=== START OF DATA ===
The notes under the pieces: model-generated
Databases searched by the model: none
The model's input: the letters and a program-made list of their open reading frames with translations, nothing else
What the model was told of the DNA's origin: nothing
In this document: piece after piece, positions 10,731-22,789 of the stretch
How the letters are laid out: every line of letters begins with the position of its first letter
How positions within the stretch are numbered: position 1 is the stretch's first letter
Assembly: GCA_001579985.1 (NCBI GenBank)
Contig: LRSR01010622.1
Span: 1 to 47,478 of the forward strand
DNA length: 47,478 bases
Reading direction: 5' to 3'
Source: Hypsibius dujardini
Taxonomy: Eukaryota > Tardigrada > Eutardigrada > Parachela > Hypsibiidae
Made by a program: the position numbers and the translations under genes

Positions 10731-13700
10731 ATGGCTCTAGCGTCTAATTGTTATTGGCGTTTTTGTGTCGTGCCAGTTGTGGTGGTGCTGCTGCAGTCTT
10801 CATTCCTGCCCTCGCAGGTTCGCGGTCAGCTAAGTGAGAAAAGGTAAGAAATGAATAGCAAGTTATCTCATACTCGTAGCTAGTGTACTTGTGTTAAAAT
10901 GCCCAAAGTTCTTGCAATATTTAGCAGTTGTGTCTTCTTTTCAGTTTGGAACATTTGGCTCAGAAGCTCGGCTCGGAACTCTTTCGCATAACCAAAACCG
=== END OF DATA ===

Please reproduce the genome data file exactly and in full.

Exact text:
The notes under the pieces: model-generated
Databases searched by the model: none
The model's input: the letters and a program-made list of their open reading frames with translations, nothing else
What the model was told of the DNA's origin: nothing
In this document: piece after piece, positions 10,731-22,789 of the stretch
How the letters are laid out: every line of letters begins with the position of its first letter
How positions within the stretch are numbered: position 1 is the stretch's first letter
Assembly: GCA_001579985.1 (NCBI GenBank)
Contig: LRSR01010622.1
Span: 1 to 47,478 of the forward strand
DNA length: 47,478 bases
Reading direction: 5' to 3'
Source: Hypsibius dujardini
Taxonomy: Eukaryota > Tardigrada > Eutardigrada > Parachela > Hypsibiidae
Made by a program: the position numbers and the translations under genes

Positions 10731-13700
10731 ATGGCTCTAGCGTCTAATTGTTATTGGCGTTTTTGTGTCGTGCCAGTTGTGGTGGTGCTGCTGCAGTCTT
10801 CATTCCTGCCCTCGCAGGTTCGCGGTCAGCTAAGTGAGAAAAGGTAAGAAATGAATAGCAAGTTATCTCATACTCGTAGCTAGTGTACTTGTGTTAAAAT
10901 GCCCAAAGTTCTTGCAATATTTAGCAGTTGTGTCTTCTTTTCAGTTTGGAACATTTGGCTCAGAAGCTCGGCTCGGAACTCTTTCGCATAACCAAAACCG